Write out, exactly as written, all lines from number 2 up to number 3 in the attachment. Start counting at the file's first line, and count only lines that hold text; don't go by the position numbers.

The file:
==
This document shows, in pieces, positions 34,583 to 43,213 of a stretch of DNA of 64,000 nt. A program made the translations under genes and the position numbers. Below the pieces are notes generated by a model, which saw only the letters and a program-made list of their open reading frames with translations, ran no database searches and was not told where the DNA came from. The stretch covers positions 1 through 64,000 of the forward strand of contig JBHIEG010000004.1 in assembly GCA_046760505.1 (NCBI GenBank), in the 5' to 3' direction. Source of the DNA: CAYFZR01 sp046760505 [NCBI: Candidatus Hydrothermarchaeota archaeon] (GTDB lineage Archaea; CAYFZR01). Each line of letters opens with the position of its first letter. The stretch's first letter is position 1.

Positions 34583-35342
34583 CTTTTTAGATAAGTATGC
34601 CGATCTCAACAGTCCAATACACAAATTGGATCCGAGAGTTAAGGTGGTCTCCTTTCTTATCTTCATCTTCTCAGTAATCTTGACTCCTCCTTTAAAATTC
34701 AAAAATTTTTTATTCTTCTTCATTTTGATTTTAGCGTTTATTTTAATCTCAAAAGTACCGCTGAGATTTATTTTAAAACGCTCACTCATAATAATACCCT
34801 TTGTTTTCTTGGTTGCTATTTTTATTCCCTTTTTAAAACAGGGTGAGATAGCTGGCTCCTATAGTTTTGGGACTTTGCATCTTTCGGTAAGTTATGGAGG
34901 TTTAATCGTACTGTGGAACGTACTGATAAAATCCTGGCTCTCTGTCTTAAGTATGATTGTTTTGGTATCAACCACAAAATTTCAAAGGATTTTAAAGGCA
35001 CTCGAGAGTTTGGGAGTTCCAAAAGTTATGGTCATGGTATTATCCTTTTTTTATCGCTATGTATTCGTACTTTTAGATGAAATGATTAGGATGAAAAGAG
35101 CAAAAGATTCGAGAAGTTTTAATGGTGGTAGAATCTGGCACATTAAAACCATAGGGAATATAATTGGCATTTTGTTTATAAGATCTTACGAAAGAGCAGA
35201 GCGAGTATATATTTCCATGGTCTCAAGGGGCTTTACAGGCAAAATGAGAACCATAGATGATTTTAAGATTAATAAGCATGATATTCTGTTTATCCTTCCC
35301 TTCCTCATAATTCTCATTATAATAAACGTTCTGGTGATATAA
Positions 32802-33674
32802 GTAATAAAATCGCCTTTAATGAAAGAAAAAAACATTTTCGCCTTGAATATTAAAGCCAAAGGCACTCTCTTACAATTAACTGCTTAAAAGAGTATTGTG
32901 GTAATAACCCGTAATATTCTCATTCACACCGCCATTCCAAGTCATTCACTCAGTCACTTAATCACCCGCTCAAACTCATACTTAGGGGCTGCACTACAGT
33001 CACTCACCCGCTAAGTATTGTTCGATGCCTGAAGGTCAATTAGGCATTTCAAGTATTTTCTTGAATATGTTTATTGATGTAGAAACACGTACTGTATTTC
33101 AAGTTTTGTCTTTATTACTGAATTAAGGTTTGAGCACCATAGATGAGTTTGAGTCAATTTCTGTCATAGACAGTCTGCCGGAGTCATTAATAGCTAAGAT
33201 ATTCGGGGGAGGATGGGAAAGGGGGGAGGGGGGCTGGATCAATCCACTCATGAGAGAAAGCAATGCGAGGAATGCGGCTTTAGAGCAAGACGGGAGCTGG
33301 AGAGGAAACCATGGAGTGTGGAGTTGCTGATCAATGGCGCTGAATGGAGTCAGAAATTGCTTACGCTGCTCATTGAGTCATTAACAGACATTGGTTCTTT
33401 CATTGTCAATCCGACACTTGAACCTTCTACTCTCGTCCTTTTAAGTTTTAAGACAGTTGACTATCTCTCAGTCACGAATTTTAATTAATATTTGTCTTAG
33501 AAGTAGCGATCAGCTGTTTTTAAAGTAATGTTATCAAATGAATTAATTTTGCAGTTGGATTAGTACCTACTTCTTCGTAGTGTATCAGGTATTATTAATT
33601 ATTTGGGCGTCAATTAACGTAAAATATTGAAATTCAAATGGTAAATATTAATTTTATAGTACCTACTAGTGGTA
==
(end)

Positions 34583-35342
34583 CTTTTTAGATAAGTATGC